The Camargue reminded me, in many ways, of the Upper Chesapeake Bay in the United States. Open, flat, marshy, and in August, hot and damp. I inhaled deeply, taking in the intense, tangy smell of the salt.
Despite the livestock roaming the landscape, the major export of the Camargue is sea salt. When the marshes dry out in August, the salt marsh is heaped into camelles (mounds) up to 8 meters high, about 26 feet.
Suddenly, to my left, a flamingo rose out of the marshes. Its massive pink wings flowed in undulating waves to lift her. I read in a guidebook that there are more than 400 species of birds. Herons and owls, hawks and kingfishers, flamingoes and countless others. It is all private, but governed by state rules. Everything is protected…even the hordes of insects!
Regional nature park
I swiped at some flies, although none dared risk the evil lotion on my skin. Around me was a seemingly desolate landscape, continuing for miles in any direction. I turned full circle, examining the flat, wet marshes, squinting against a harsh glare off the Sea. I wished I had more time to spend there, examining and exploring the fascination of the barren scape that surrounded me, and the shoreline to my south.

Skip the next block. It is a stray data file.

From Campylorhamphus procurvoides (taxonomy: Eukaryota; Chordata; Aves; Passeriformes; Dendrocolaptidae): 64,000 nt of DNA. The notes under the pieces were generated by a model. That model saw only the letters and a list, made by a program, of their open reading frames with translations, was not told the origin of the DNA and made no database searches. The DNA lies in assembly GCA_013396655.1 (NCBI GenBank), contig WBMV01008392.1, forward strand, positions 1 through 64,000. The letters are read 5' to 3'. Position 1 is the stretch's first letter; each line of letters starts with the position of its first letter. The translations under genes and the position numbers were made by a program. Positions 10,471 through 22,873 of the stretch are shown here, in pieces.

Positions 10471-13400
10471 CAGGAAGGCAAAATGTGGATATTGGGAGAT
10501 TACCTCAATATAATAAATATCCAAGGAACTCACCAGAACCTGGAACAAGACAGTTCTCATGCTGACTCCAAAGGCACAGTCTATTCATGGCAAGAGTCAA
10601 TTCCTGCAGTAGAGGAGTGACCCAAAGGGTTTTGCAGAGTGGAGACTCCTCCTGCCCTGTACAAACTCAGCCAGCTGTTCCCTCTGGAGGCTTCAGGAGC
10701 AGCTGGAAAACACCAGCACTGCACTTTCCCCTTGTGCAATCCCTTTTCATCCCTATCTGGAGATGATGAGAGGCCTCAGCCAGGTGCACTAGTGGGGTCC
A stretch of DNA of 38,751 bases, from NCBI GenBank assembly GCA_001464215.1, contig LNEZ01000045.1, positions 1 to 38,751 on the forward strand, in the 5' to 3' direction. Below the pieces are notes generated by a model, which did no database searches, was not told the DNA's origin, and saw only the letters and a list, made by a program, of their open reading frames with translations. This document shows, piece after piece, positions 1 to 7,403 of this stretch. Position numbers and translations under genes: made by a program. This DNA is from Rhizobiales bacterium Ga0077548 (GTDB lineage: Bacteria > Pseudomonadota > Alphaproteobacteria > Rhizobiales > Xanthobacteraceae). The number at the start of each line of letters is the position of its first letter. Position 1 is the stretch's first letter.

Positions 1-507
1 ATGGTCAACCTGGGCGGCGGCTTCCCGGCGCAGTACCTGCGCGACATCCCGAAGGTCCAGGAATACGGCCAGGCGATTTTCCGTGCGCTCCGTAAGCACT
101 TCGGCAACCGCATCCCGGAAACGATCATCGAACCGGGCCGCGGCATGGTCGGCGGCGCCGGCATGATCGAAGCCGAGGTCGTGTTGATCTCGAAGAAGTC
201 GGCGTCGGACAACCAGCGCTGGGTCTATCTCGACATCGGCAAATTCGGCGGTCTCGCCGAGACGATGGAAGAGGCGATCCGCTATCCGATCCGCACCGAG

The French government has established Le Parc naturel régional de Camargue (Regional Nature Park), with educational and outreach programs to increase public awareness of the region. And La réserve naturelle nationale de Camargue, a research center designed to study and preserve the flora and fauna of this unique region.
It is a place where relatively few visit. Those who do are immersed in a world that will profoundly enrich their lives and enhance their relationship with the natural environment.
I love the Camargue and the simplicity and purity of what I saw. In some ways, I fought the challenges that it posed; but I am also glad that those challenges exist. Despite some minor inroads into the way of life of the gardians and the Camargue, I believe that that unique world will continue as a reminder of a balance in nature between the land and human kind. That is something to be encouraged. Visiting in an enriching experience, impossible to forget.
By John Pekich producer, director, actor and writer, especially of original Sherlock Holmes and Victorian Mysteries in Cape May, New Jersey, USA
Read more about the Camargue in The Good Life France magazine